Try these minerals on for size
This warm weather has certainly got the prairie grass’s attention after the six plus inches of rain in our area. On my way to work this morning I actually saw some first cutting alfalfa in the windrow. It certainly appears feed will be adequate, at least early this summer. This lush rapidly growing grass highlights the need for supplemental mineral in our cow herds. For many of my producers, mineral is the only feedstuff they routinely purchase.
Mineral supplements vary in price, but usually you get what you pay for. Supplementation programs need to match the forages and feedstuffs being utilized by your cows at different stages of the cows’ life cycle. No one program is right for every producer and careful care should be taken to match the mineral program to your cow-calf production system.
Mineral research is difficult because they interact with one another and can be stored in the body for prolonged intervals. Calcium (Ca) and phosphorous (P) are stored in bone. These two minerals are the basis of most mineral mixes. If severely depleted, the cow may mobilize them from bone. Try to never overfeed P as it is the most expensive of mineral supplements. Many times if cows are on hard water, they will consume very little minerals. Many microminerals are stored in the liver. Copper (Cu) is an example and is utilized in many of the body’s metabolic reactions. The liver releases Cu readily and is unable to store it for long periods of time. Therefore it should be readily available at all times. Our friends in Nebraska have found feeding additional copper helps in minimizing Clostridial infections, but remember, “don’t try this on your sheep.” Excess molybdenum (Mo) negatively affects copper absorption. High potassium (K) has a negative impact on magnesium (Mg) uptake. This is why cows may still break with grass tetany in spite of Mg supplementation.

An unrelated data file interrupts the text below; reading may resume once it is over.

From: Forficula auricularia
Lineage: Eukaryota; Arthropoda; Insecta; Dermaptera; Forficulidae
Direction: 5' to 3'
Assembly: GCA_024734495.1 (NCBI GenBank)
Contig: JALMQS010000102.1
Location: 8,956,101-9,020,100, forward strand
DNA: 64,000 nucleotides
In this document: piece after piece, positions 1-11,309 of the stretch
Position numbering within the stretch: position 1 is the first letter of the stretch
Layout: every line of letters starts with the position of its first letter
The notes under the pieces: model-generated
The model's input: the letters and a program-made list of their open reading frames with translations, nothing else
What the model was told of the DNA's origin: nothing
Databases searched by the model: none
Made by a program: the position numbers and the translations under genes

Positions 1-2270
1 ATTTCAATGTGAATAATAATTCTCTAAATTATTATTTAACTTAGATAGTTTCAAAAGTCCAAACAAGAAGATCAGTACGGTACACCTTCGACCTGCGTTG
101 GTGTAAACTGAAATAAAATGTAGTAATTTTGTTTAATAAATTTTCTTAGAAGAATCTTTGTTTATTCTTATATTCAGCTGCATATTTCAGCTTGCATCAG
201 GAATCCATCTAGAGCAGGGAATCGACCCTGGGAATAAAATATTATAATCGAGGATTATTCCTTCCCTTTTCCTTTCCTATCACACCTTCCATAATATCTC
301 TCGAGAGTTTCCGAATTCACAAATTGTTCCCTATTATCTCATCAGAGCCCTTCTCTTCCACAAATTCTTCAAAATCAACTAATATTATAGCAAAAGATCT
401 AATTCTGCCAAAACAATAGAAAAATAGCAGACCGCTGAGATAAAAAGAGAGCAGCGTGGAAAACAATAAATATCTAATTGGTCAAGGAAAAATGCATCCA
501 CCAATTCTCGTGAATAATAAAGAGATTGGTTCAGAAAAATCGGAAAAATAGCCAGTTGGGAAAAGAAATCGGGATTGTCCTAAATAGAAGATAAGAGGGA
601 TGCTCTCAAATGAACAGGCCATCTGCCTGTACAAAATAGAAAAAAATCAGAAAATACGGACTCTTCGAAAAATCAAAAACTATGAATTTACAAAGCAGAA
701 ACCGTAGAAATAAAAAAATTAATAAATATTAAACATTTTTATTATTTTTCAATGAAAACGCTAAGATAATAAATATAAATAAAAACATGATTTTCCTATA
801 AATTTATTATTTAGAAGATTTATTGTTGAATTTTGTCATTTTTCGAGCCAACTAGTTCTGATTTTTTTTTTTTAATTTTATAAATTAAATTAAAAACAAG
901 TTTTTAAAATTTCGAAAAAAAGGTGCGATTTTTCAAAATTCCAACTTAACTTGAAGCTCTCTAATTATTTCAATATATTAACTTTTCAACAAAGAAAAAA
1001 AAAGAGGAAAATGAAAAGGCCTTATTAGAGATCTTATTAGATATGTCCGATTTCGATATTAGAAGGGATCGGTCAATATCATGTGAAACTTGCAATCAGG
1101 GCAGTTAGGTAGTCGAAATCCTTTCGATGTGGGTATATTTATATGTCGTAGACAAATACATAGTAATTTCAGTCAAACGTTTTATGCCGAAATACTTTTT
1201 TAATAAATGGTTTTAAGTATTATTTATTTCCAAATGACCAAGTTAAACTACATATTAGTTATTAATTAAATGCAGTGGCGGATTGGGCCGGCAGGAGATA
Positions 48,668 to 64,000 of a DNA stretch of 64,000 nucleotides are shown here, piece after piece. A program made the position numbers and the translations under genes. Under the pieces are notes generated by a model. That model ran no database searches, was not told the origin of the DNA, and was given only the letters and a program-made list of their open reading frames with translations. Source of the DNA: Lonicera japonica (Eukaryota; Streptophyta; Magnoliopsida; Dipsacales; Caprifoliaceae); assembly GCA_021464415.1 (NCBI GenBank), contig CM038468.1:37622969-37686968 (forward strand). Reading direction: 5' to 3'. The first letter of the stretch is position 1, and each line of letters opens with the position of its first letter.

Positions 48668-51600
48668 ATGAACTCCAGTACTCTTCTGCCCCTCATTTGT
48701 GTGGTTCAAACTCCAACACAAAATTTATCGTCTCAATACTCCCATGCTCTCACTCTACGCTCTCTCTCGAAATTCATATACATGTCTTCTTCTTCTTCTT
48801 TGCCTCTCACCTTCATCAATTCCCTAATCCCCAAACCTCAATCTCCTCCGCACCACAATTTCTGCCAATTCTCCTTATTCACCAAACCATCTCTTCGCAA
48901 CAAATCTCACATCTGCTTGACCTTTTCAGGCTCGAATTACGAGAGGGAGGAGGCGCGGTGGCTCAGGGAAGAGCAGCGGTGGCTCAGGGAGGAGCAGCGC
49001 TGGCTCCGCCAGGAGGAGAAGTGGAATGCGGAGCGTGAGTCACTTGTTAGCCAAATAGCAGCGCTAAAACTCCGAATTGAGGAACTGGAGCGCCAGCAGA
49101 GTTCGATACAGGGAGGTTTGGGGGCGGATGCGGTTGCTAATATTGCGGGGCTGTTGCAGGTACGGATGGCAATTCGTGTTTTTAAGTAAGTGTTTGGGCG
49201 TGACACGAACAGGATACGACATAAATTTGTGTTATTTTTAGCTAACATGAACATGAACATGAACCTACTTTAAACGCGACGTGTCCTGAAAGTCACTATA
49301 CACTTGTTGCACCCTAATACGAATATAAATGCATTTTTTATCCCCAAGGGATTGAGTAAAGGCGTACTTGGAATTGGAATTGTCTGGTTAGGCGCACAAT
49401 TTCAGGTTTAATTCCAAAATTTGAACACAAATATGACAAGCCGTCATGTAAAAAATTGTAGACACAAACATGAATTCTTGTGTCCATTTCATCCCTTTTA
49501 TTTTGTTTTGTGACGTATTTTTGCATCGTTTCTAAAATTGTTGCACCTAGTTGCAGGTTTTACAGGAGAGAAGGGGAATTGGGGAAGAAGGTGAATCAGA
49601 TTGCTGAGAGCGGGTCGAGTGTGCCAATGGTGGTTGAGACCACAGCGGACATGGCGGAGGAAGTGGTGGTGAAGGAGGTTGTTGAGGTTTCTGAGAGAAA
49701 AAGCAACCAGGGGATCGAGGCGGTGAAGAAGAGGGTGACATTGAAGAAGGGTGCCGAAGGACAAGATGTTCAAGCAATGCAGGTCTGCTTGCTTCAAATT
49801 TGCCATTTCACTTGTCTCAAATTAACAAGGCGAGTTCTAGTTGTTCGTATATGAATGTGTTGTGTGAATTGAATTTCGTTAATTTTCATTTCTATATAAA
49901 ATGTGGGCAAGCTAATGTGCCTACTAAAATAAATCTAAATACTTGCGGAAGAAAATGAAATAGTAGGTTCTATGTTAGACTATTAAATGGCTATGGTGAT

Several things are important to a functional mineral program:
• Adequate protein needs to be consumed by the cow to enable the transfer, metabolism, and absorption of minerals in the intestine.
• Know the cow’s requirements as she transitions from one phase of production to the next.
• Understand the minerals provided in the base diet of the cows. Your extension specialist is a valuable source for these values. They have collected samples from many farms and ranches to provide meaningful data for your area and don’t forget the water. If you are feeding harvested forages, it is best to collect feed samples and balance your mineral program.
Mineral supplementation programs should be simple, economical and dynamic, changes with phases of production and changing diets. Salt should always be available for the herd. Your program doesn’t need to be complicated, but must meet the specific needs of your herd. If you can improve conception through a better mineral program, it is certainly money well spent. SDSU Extension is a great source for forage values as well as formulation of minerals. Consult your extension specialist or visit IGrow on your computer. Careful management of your mineral program will increase the efficiency of your herd and bring you increased profitability.